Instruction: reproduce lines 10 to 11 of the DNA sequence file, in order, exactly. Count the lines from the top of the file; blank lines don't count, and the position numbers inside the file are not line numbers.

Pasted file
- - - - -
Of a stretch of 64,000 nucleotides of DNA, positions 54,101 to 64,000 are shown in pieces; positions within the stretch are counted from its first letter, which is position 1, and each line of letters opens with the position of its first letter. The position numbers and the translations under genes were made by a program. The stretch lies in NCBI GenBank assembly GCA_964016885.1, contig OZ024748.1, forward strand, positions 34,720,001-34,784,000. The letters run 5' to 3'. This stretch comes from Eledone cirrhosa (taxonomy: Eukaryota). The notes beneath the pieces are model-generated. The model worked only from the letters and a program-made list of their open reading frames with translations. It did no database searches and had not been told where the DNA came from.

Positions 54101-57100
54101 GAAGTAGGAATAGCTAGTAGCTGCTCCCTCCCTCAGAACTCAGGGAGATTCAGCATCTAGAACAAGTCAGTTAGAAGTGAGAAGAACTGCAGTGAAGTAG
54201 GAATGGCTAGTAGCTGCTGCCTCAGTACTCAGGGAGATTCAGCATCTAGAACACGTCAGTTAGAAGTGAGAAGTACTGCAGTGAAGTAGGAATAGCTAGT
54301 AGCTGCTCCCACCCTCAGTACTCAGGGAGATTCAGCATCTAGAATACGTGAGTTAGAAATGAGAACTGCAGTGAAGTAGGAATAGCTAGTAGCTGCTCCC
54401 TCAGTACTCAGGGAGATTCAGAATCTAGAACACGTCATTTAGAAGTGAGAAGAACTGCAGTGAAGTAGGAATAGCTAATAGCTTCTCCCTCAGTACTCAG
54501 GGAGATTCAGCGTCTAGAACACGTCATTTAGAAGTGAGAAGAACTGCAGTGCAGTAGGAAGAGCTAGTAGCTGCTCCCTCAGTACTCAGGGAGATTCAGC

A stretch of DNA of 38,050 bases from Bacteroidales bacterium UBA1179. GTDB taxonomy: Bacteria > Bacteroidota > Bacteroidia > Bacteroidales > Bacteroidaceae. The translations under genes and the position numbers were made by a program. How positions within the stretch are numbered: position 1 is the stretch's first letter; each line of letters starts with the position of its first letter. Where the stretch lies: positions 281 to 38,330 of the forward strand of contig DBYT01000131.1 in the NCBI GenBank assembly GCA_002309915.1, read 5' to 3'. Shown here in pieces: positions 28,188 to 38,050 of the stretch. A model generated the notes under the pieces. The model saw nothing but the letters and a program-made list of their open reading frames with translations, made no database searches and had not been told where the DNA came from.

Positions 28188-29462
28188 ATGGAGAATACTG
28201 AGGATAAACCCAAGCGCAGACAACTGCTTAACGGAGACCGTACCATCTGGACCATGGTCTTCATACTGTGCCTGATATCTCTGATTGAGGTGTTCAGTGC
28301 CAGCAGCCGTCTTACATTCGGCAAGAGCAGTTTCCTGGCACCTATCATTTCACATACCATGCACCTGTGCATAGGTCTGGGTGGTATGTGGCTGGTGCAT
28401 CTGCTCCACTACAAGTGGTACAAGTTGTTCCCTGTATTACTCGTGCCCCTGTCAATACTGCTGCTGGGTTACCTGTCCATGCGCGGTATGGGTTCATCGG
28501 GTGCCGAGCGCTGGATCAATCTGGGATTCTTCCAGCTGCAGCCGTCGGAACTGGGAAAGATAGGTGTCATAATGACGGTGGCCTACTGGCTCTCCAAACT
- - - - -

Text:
28188 ATGGAGAATACTG
28201 AGGATAAACCCAAGCGCAGACAACTGCTTAACGGAGACCGTACCATCTGGACCATGGTCTTCATACTGTGCCTGATATCTCTGATTGAGGTGTTCAGTGC